Friday, December 24, 2010

That first crossing into Mexico

In May 2007, I traveled with archaeologists from the University of Arizona to Chihuahua, the large, northern state of Mexico. At the time, I had not visited any country other than India and the United States. I was restless to see a new place, to experience something new. So the physical act of crossing a border had special meaning for me. That it was the US-Mexico border, a volatile place with a reputation for violence, did not bother me. What mattered was the travel – travel to a developing country whose history I was fascinated by.

We started early in the morning from Tucson, Arizona. We were supposed to cross in the town of Douglas. That would get us into the Mexican state of Sonora; a highway through the mountains would lead to Chihuahua, to our final stop, the town of Casas Grandes, where the archaelogical sites were. Most of our drive – and I liked it that way – would be through Mexico and not the US.

But our plans changed immediately after we started. There had been some trouble in Sonora – something to do with drug or human trafficking gangs, whose presence made all cities on the border dangerous. Forty men had attacked a police station and stolen arms. A grenade had been thrown at a newspaper office. A shootout followed as the police and army responded.

The hint of danger gave the illusion that through my travel I was “engaging” with important contemporary realities. The truth, of course, was that I had no idea of what was going on.

Because of the news, our guides avoided the Sonoran route, and instead took the longer route through New Mexico directly into Chihuahua. But this meant that by noon, despite many hours of driving, we were still in the United States. The entry into a new country, which I had been anticipating eagerly, would be delayed. The crossing came at last at 2 pm, when we reached the border town of Columbus. We passed the US customs and immigration station, and the Welcome to Mexico – Bienvenidos – sign.

Suddenly, we were across, in the town of Palomes, in Mexico.

I was elated. It didn’t matter to me that it was a run-down, poor town: the important fact was that I had made it across; I had “traveled”. The main town avenue was split by a row of forked streetlights; and on each side were shops and businesses, painted bright green, yellow and pink (my first experience of the Mexican penchant for contrasting and bright colors). The cars were small and battered looking. The music was loud in some stores. A frail looking man approached me with wallets and sunglasses to sell.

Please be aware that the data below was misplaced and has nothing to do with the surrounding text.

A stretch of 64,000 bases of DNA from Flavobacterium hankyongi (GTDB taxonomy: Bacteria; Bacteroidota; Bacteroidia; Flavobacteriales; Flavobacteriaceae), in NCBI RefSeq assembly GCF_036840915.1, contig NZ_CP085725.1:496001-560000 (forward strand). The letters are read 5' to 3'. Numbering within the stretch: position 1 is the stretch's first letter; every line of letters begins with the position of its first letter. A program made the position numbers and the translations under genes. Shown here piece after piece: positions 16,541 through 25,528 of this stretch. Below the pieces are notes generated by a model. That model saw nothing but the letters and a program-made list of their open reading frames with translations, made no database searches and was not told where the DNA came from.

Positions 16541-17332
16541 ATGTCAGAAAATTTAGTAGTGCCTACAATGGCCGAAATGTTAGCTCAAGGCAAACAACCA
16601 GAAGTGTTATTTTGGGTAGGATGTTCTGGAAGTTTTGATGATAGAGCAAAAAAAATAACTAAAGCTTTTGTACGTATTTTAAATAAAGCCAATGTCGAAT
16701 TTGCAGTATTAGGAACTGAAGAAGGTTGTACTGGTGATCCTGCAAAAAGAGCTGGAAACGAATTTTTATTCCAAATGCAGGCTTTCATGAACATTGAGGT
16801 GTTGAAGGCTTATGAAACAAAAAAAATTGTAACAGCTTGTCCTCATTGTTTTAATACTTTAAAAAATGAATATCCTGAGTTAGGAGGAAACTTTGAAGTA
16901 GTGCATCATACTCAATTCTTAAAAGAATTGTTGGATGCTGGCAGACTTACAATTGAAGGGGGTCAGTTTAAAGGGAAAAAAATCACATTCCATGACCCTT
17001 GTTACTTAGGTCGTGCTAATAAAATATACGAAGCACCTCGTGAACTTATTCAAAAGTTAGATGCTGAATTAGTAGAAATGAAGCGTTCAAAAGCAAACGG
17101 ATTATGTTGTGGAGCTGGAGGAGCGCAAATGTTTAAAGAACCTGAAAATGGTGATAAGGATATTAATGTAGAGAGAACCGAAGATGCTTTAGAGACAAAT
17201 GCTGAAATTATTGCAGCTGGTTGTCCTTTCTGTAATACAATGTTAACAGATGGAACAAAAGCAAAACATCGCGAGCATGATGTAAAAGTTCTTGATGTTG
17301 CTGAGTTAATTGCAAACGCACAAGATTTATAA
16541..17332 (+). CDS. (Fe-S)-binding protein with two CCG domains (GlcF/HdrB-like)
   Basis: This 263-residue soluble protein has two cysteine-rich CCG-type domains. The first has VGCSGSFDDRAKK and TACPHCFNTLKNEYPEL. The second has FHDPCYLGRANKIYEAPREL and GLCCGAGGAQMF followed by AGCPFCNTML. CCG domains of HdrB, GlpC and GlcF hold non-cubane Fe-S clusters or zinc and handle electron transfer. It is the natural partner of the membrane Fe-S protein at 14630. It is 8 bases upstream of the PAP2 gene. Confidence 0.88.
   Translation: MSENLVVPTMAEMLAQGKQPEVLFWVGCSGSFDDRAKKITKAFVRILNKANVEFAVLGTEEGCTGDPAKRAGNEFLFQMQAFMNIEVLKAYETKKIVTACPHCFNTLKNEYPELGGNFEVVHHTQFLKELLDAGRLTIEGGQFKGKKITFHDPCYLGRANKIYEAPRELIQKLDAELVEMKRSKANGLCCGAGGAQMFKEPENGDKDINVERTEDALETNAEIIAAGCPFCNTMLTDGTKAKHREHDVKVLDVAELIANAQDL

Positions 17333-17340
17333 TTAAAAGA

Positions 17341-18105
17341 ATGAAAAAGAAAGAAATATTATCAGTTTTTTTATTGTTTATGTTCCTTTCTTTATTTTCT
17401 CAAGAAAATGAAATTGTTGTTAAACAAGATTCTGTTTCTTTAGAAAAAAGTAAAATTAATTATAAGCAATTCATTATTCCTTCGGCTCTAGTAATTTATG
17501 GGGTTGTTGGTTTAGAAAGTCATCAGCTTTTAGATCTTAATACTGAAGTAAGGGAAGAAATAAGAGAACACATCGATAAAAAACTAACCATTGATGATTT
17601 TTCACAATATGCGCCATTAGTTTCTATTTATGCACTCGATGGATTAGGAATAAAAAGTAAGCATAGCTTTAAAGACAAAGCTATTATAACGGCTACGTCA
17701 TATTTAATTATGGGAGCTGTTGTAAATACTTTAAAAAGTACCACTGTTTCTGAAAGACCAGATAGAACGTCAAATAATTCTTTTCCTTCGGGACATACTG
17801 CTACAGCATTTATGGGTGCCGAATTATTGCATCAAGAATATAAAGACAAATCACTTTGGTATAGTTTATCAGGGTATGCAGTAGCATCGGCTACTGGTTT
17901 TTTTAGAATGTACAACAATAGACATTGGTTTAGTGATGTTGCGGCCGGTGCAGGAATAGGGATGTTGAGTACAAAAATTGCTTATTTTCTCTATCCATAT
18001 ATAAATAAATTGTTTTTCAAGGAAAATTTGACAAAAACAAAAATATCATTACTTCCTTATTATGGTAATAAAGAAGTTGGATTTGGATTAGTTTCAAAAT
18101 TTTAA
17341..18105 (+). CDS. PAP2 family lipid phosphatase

In Palomes (and for the rest of that trip) I focused on every culturally exotic detail I saw and tended to fixate on it. I later realized that this must be how the eager first time tourist orientalizes his experience.

A woman, no more than five feet fall, somewhat stocky, with a chocolate dark complexion and small slanted eyes came to beg for money. She was dressed in a ragged but colorful skirt. Her two children, a boy and a girl, tagged along. They were already expert at being persistent. “Money! Money!” the boy shouted, understanding that the visitors may not understand Spanish.

I saw other women with the same distinct look, height and dress in Palomes. Some of them sold simple souvenirs outside restaurants and stores. They were women of the Tarahumara tribe. The Tarahumara have faced a long history of dispossession, which continues now, with the forced cultivation lucrative drug yielding crops on their lands. Later, I saw a very shy Tarahumara woman seated under the shade of a tree. She sold hand-woven baskets but also allowed herself to be photographed by tourists for a little bit of money. But it was clear she wasn’t comfortable doing this; her head would lower and never face the camera. I hesitated, but I couldn´t resist taking a picture. I did it simply because, being a Tarahumara, she looked noticeably different. The picture did not come out well. In the end I was left only with a lingering guilt.

The trip was only for a few days. Chihuahua had a landscape similar to Arizona – dry mountain ranges and valleys with desert scrub vegetation. We visited the ruins at Casas Grandes and a village (Mata Ortiz) of artisans, who, inspired by the designs on recently unearthed Pre-Columbian shards of pottery, have initiated a flourishing and commercially successful modern pottery tradition. The parks, the traffic, the style of the shops and homes in Casas Grandes reminded me of middle-class residential neighborhoods in provincial Indian towns. We returned by the same route – through Palomes, where I had some trouble convincing US immigration officials of the validity of my reentry claim. My legs shook from nervousness at the prospect of being denied, but the officials (who were polite throughout) eventually allowed me in.


Since that first trip, I have traveled many times to Mexico and the countries of Latin America. Each visit diluted the novelty of travel and allowed me to focus on other aspects. But I am still not immune to the sort of reaction I had when I first crossed into Mexico. In December 2008, when I met the Lacandon, a small Mayan group in the rainforest bordering Mexico and Guatemala, I was awed by the strangeness of what I was doing. And last December, when I met Aymaras in La Paz, Bolivia, my judgment of Bolivia´s recent politics was influenced by wonder of where I was – in a capital city 13000 feet high in the Andes, close to Lake Titicaca – and the exotic looks, mannerisms and the dresses of the people among whom I was traveling.